How Have Recent Technology Developments and Transformations In the Enterprise Web Applications Space Affected Your Business Environment?
Sanjay Patel is a seasoned transformation leader with over 18 years of industry expertise in consumer products. He is currently SVP and Group CIO at Tate & Lyle, having been VP Strategic Transformation for two years leading a multi-year, multi-function, multi-initiative, company-wide operating model transformation to embed the new corporate strategy and driving a zero-based budgeting initiative across the enterprise. Sanjay was previously an executive in business consulting with IBM (he joined as part of the PwC acquisition), most recently leading the UK consumer products business. He alsolived and worked in Switzerland for several years, managing the relationship and running transformational changes for IBM’s largest clients. Sanjay has a Master’s degree in Chemical Engineering and began consulting in 1995 after eight years in the chemical manufacturing industry. He is married with two children and lives in Richmond, London.
In light of your experience, what are the major trends that you see in the enterprise web applications landscape?
Having worked on technology-enabled transformation for over 20 years, I have seen many companies, yearn for wall-to-wall ERP solutions to automate their business processes, enable productivity and commonality, and free up scarce human resources to focus on more value- adding activities. However, over time, as ERP solutions have proven to be time, resource and management attention consuming, as well asincapable of being ‘fit for purpose’, these same companies often question whether their ‘wall-to-wall ERP’ strategy should be supplemented by ‘best of breed’. This has been fuelled by significant developments in web applications, where cloud-based solutions for critical areas such as sales, HR, procurement and non-financial processes have advanced to an extent that time to value, user experience and ease of implementation trump the advantages of an integrated ERP. As adoption of these web applications has expanded and as they expand into other technology spaces, such as data management and transformation, reporting and analytics and cyber and infrastructure management, CIOs and business leaders have acclimatised to a heterogeneous landscape and accepted the inevitable consequences of integration and changes in licensing costs. The impact on the move to cloud-based infrastructure, increased opex licensing costs and reduction in retained development resources has not been insignificant and one that many have struggled to cope with as the technology P&L has transformed.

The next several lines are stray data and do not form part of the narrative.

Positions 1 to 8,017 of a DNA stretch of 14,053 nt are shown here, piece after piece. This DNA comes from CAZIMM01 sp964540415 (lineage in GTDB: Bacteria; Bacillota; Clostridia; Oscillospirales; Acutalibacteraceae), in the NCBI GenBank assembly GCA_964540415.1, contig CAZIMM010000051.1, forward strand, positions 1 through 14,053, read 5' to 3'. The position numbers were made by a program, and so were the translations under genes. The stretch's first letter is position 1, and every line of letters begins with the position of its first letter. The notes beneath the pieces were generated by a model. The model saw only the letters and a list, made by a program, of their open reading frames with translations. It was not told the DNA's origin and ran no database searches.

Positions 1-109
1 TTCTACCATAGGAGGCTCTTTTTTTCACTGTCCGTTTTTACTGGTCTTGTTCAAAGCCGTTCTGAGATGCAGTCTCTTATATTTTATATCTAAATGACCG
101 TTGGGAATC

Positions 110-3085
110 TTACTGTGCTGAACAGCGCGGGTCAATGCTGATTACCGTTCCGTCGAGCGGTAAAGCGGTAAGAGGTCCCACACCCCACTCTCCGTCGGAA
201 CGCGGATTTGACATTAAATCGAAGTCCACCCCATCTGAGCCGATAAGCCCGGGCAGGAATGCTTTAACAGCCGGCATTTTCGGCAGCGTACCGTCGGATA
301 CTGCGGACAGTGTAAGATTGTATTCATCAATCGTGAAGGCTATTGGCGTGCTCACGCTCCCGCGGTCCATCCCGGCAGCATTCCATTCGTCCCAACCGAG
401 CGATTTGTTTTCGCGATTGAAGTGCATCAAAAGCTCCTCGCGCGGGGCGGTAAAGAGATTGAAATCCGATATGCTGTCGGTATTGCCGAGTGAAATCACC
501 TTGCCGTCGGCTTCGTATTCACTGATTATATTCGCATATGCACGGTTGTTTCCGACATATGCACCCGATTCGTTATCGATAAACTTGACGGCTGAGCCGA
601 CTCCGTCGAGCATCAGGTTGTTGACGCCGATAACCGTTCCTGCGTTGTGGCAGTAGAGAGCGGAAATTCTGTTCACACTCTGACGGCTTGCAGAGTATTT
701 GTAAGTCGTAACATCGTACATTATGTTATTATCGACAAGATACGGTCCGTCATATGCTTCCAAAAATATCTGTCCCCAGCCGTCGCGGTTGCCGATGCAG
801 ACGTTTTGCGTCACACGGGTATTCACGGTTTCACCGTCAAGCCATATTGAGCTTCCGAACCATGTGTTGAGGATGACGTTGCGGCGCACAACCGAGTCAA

Embracing new innovations in enterprise web applications can drive faster time to value and demonstrate IT agility like never before, but integration and managing increasing opex are new challenges for CIOs
To cope with this shift, many IT functions have learned and leveraged best practices along the way, introducing new capabilities such as design thinking, user experience, Agile, DevOps, Scrum ways of working and cloud first, providing IT professionals and native cloud employees with plenty of career growth and opportunities. The impact on the business landscape has overall been positive, in my opinion – driving better user experience and adoption, faster time to value and reduced change impact. At the same time, the challenges are not insignificant. It has also meant that ERP vendors have had to respond with home-grown web applications or acquisitions and partnerships, most opting for an ecosystem approach combining the two. This has increased the choice for technology and business leaders.
What are the significant challenges that enterprises face in terms of enterprise web applications?
In my experience, to embrace the advantages that enterprise web applications bring, a number of challenges and opportunities need to be addressed. Firstly, maintaining or growing the capabilities of IT employees: attracting and retaining talent, having the right diversity of talent and maintaining the right mix of people with legacy and new technology knowledge is critical. Furthermore, gaining expertise in the business (being able to translate a business painpoint or opportunity into a technology solution)is also emerging as a substantial need. Next, heterogeneous landscapes require increased integration capability and adoption of newer technologies. This is not always easy and often means companies have to embrace complexity, while IT functions have to establish new architecture and infrastructure capabilities. Additionally, the funding models and architecture of web applications mean that IT capex is often replaced by IT opex. Depreciation of physical, on-premise assets is also replaced by capitalisation of license fees ahead of adoption and increased opex charges year on year for cloud applications. This requires CFO and C-suite education. Lastly, with increased innovation in web applications and the move to enterprise web application solutions, IT procurement functions and CIOs have to adopt a different approach to vendor management, supplier partnerships and third-party governance. Specifically, as core capabilities and value-generating activities move to cloud solutions, technology functions have to treat cloud providers as an extension of the IT function and treat them as they would employees.
In the past, this change in approach towards web applications was a considerable concern for almost all CIOs who came from technical backgrounds. But today, CIOs have much more business acumen and have learned to partner with all functions. CIOs are responsible for keeping their organisation ahead of the curve by aligning well with new technological innovations, meaning that leading and challenging business executives and board members to leverage emerging trends has become a core part of a CIO’s role.